By STEPHANIE SIMON | 12/3/13 7:58 AM EST Updated: 12/3/13 11:36 AM EST
U.S. students continue to perform poorly on international tests, with 15-year-olds scoring in the middle of the global pack on the latest math, reading and science tests administered by the Organization for Economic Cooperation and Development.
In a familiar hierarchy, Asian countries and regions such as Hong Kong, Japan, Shanghai, Singapore and South Korea topped the rankings for the 2012 Programme for International Student Assessment, according to results released Tuesday morning.
Average American scores on PISA tests haven’t budged in a decade, despite bipartisan efforts to shake up the status quo through reforms such as mandating more frequent testing, publicizing student proficiency rates and opening public schools to competition from charter and private schools.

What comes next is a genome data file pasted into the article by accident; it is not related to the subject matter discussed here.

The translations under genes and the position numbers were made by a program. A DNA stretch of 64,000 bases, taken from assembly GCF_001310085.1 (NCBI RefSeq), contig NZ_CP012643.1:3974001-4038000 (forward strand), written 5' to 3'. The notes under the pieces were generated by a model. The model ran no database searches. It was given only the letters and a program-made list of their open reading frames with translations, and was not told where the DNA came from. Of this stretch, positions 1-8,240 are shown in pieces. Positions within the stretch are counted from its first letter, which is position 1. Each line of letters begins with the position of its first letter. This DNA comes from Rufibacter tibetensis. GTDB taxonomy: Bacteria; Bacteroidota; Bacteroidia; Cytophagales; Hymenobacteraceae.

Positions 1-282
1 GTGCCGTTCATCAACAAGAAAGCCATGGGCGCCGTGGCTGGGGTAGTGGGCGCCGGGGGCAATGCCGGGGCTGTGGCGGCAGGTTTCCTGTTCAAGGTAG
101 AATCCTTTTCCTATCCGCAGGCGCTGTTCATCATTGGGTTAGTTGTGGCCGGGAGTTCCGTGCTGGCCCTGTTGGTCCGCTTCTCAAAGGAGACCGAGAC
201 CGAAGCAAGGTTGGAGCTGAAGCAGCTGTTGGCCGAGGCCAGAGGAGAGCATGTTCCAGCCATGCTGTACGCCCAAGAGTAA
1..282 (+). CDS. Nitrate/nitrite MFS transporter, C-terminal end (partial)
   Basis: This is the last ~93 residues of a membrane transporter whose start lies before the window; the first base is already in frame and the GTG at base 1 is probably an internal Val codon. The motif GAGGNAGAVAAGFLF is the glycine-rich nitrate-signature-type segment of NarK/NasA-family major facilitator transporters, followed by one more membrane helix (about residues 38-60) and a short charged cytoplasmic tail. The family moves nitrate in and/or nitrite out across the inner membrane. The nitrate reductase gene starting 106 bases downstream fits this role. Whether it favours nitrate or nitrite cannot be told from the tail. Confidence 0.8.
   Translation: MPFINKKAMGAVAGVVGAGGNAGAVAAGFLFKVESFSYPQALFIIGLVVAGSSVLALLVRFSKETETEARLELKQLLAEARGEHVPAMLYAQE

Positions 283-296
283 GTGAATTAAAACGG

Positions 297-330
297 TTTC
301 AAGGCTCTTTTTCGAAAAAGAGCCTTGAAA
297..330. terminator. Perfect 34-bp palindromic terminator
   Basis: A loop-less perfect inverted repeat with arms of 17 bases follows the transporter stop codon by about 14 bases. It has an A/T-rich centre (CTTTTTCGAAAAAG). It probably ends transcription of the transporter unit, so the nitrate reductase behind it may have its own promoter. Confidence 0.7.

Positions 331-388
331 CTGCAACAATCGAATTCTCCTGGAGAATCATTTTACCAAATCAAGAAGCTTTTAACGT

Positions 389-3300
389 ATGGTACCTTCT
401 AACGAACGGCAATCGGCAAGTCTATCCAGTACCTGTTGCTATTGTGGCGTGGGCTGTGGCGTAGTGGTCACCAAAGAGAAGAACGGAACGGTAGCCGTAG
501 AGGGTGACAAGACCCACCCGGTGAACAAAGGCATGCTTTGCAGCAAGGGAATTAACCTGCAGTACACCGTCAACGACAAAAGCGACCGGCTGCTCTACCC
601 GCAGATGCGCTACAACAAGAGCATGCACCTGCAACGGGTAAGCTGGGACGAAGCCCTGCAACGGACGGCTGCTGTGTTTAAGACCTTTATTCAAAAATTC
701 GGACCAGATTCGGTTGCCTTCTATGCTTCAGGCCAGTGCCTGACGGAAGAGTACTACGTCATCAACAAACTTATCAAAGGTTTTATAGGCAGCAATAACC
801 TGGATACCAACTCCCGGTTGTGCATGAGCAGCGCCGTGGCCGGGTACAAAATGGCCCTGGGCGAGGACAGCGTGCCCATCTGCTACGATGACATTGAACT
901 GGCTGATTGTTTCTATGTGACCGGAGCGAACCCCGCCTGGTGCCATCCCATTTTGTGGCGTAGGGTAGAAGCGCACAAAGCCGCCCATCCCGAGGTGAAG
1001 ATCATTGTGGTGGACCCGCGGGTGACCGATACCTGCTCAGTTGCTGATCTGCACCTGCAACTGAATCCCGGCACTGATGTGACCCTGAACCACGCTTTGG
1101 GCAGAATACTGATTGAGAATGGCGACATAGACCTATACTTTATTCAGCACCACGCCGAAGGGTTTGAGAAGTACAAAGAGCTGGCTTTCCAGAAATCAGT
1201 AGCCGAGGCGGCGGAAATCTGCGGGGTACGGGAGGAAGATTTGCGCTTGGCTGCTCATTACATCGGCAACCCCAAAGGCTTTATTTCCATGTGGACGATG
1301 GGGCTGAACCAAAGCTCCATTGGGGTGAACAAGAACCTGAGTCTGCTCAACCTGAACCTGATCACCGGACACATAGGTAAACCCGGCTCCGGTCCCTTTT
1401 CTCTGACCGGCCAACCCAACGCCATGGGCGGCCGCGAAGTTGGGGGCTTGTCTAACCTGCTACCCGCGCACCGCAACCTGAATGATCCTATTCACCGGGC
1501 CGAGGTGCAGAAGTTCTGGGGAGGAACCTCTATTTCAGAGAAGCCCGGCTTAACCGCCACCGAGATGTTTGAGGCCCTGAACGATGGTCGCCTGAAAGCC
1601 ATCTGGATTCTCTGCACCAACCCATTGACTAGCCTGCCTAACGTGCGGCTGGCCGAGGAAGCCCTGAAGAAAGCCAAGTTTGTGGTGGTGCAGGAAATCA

Top-line takeaways from the volumes of data released Tuesday:
- In math, the U.S. ranked 26th in the world, on par with nations such as Hungary, Russia and the Slovak Republic. American students had particular trouble with geometry, modeling and real-world applications of mathematical concepts.
- In science, the U.S. came in 21st, ahead of Russia and at the same level as Italy, Latvia and Portugal.
- In reading, the U.S. posted its best showing, with a rank of 17th in the world, on equal footing with the United Kingdom, France and Austria.
- Countries on the ascent in PISA rankings include Poland and Russia. Those slipping include Sweden and the once widely envied Finland, which has lost considerable ground in math. Canada remains a very strong performer on all three exams, as do the Netherlands and Germany.
Full story: PISA results show ‘educational stagnation’ in U.S. Stephanie Simon, Politico, 12/3/13